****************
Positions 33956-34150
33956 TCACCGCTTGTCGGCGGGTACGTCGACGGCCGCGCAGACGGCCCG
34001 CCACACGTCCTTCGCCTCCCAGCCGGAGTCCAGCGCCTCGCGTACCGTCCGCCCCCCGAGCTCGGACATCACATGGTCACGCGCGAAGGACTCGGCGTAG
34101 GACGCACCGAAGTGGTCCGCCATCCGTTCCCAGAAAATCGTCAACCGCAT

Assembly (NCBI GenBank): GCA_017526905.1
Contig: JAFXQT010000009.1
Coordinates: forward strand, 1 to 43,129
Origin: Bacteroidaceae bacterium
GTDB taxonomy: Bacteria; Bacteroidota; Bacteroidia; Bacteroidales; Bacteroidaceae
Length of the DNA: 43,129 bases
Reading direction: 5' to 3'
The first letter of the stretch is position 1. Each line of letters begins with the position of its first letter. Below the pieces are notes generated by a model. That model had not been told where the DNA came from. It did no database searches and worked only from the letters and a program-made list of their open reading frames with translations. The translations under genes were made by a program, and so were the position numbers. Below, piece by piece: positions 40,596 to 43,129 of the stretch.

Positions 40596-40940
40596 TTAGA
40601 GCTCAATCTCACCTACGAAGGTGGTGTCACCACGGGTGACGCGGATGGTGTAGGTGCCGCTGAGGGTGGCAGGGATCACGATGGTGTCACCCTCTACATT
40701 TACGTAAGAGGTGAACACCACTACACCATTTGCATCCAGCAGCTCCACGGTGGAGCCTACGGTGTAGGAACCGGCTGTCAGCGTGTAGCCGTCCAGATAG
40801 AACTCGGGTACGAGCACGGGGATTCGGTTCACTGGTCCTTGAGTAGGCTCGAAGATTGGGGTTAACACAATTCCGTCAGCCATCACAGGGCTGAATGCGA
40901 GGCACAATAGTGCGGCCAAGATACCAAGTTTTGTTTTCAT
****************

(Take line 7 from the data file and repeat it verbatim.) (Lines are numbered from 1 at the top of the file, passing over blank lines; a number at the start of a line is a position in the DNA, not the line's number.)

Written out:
Coordinates: forward strand, 1 to 43,129